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Supreme Court, Appellate Division, Third Department, New York.

IN RE: Dawn STARKMAN, Petitioner, v. Gennaro A. FISCHETTI et al., as Members of and Constituting the Crime Victims Board of the State of New York, Respondents.

Decided: July 23, 1998

Before MIKOLL, J.P., MERCURE, WHITE, PETERS and CARPINELLO, JJ. Paul S. Hudson, Albany, for petitioner. Dennis C. Vacco, Attorney General (Frank K. Walsh, of counsel), Albany, for respondents.

Proceeding pursuant to CPLR article 78 (transferred to this court by order of the Supreme Court, entered in Albany County) to review a determination of the Crime Victims Board which, inter alia, denied petitioner's claims for lost earnings.

On May 21, 1992, petitioner was shot in the face by an unidentified assailant in Queens County.   Petitioner subsequently filed a claim with the Crime Victims Board pursuant to Executive Law article 22 seeking compensation for her medical expenses, loss of personal property, lost earnings and counsel fees.   Petitioner's claim for medical expenses and loss of personal property was granted, but her request for reimbursement for, inter alia, lost earnings and counsel fees was denied.   Petitioner requested and was granted an administrative review of that decision.   Following a hearing, the Board modified the first determination by awarding petitioner $500 in counsel fees, but denied the request for lost earnings noting that petitioner was not gainfully employed at the time of the shooting.   Petitioner thereafter commenced this CPLR article 78 proceeding challenging the Board's final determination, which was subsequently transferred to this court.1

 We confirm.   In our view, the Board's determination denying petitioner's claim for lost earnings was supported by substantial evidence in the record.   Significantly, Executive Law § 631(3) provides, in relevant part, that “[a]ny award made for loss of earnings * * * shall * * * be in an amount equal to the actual loss sustained”.   In circumstances where it is established that a claimant is unemployed at the time of the injury, a denial of a claim for lost earnings will be sustained in the absence of nonspeculative proof (see, e.g., Matter of Ortiz v. Leak, 214 A.D.2d 840, 625 N.Y.S.2d 329;  Matter of Beaton v. Crime Victims Bd., 213 A.D.2d 354, 624 N.Y.S.2d 404, lv. denied 86 N.Y.2d 703, 631 N.Y.S.2d 607, 655 N.E.2d 704).   Here, the record indicates that claimant initially represented that she was employed as a secretary in Israel at the time of the crime until it was revealed in the course of an investigation that this employment had actually ended and she was in fact seeking work in New York City at the time of the shooting.   At the administrative hearing, petitioner submitted a letter dated March 17, 1995 from a prospective employer stating that she had been offered a job just prior to the shooting which she was unable to start due to her injuries.   Although petitioner maintains that this belated letter and her otherwise steady employment history should be dispositive of the lost earnings issue, we find no reason to disturb the Board's determination denying the claim.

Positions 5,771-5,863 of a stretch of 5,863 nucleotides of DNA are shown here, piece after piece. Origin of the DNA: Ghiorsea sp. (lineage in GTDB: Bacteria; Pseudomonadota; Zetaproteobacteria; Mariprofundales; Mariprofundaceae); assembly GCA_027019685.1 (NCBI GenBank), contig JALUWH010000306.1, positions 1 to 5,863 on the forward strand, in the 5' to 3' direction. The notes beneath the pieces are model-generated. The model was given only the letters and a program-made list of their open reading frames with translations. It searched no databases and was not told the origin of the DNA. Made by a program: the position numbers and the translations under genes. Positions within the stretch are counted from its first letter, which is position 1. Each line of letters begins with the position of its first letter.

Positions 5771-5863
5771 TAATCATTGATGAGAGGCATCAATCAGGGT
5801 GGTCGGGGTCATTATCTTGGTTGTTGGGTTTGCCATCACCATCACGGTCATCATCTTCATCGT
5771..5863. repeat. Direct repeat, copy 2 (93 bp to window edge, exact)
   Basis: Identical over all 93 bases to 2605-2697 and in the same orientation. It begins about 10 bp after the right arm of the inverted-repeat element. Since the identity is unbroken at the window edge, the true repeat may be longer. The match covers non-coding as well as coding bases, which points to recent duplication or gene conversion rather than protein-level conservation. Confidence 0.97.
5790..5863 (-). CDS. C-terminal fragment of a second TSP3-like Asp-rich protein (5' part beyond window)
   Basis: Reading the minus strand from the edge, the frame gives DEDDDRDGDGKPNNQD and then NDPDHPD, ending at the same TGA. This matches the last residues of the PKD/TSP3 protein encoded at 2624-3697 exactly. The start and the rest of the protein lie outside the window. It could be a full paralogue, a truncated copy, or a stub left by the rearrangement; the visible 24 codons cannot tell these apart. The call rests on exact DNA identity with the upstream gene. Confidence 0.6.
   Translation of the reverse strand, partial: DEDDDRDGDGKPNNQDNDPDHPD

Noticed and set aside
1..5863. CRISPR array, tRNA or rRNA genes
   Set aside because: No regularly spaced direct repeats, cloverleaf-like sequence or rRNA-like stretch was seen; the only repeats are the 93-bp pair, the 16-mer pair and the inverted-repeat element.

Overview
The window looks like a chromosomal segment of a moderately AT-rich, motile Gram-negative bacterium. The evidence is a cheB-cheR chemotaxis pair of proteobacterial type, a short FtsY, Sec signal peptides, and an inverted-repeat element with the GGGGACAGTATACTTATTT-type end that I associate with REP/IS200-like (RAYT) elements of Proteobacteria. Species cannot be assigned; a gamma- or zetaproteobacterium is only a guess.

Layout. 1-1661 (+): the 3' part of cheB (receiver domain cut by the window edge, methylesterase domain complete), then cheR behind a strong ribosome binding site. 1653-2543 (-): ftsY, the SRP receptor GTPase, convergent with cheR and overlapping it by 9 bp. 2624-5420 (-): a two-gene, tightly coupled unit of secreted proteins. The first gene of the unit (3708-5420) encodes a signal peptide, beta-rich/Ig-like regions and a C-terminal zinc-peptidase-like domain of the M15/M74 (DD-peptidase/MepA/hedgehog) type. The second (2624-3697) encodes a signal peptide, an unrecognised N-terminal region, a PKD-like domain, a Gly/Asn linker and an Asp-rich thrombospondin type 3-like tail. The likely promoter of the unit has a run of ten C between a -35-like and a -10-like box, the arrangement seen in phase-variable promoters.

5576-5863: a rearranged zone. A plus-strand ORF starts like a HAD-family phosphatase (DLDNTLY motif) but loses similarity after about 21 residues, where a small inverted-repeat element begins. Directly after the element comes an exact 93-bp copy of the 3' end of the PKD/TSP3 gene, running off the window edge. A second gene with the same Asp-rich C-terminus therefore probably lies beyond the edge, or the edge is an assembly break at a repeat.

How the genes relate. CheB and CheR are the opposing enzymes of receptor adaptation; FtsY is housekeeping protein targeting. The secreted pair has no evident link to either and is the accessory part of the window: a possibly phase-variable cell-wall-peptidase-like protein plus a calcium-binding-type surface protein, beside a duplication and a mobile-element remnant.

We have examined the remaining arguments raised by petitioner and find them to be unpersuasive.   Although petitioner claims that her constitutional rights were violated because the Board allegedly denied her claim based upon an illegal policy of disallowing all claims for lost earnings by unemployed claimants, the Board denied that such a policy exists and the record is devoid of evidence to support petitioner's speculative claims in this regard.   Notably, the monetary assistance given by the Board is “ ‘ * * * a matter of grace’ [and] there is no legal entitlement to relief under [Executive Law article 22]” (Matter of Meditrust Fin. Servs. Corp. v. New York Crime Victims Bd., 226 A.D.2d 881, 882, 640 N.Y.S.2d 676, quoting Executive Law § 620).   Finally, we find no abuse of the Board's discretion in granting petitioner less than the maximum amount in counsel fees permissible under Executive Law § 626(1).

ADJUDGED that the determination is confirmed, without costs, and petition dismissed.


1.   Prior to transferring the proceeding, Supreme Court denied petitioner's request that class status be granted to herself and all other unemployed crime victims similarly situated who were denied lost earnings awards by the Board.   Petitioner does not challenge the denial of class status on appeal.


MIKOLL, J.P., and MERCURE, WHITE and PETERS, JJ., concur.

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